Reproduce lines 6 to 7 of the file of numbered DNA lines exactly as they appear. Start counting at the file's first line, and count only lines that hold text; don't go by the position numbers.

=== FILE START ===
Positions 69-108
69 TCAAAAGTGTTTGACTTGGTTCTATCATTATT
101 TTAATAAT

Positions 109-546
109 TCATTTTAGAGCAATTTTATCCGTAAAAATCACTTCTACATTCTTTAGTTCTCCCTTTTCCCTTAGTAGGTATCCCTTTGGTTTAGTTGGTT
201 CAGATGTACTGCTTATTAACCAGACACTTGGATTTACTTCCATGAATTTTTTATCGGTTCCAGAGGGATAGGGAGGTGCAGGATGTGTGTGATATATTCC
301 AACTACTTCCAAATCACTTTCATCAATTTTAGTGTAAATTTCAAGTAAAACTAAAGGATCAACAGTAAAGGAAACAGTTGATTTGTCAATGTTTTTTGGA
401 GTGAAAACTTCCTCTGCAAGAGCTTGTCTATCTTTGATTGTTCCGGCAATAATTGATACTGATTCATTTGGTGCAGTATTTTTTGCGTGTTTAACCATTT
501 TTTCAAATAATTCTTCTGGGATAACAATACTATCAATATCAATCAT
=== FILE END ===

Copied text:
201 CAGATGTACTGCTTATTAACCAGACACTTGGATTTACTTCCATGAATTTTTTATCGGTTCCAGAGGGATAGGGAGGTGCAGGATGTGTGTGATATATTCC
301 AACTACTTCCAAATCACTTTCATCAATTTTAGTGTAAATTTCAAGTAAAACTAAAGGATCAACAGTAAAGGAAACAGTTGATTTGTCAATGTTTTTTGGA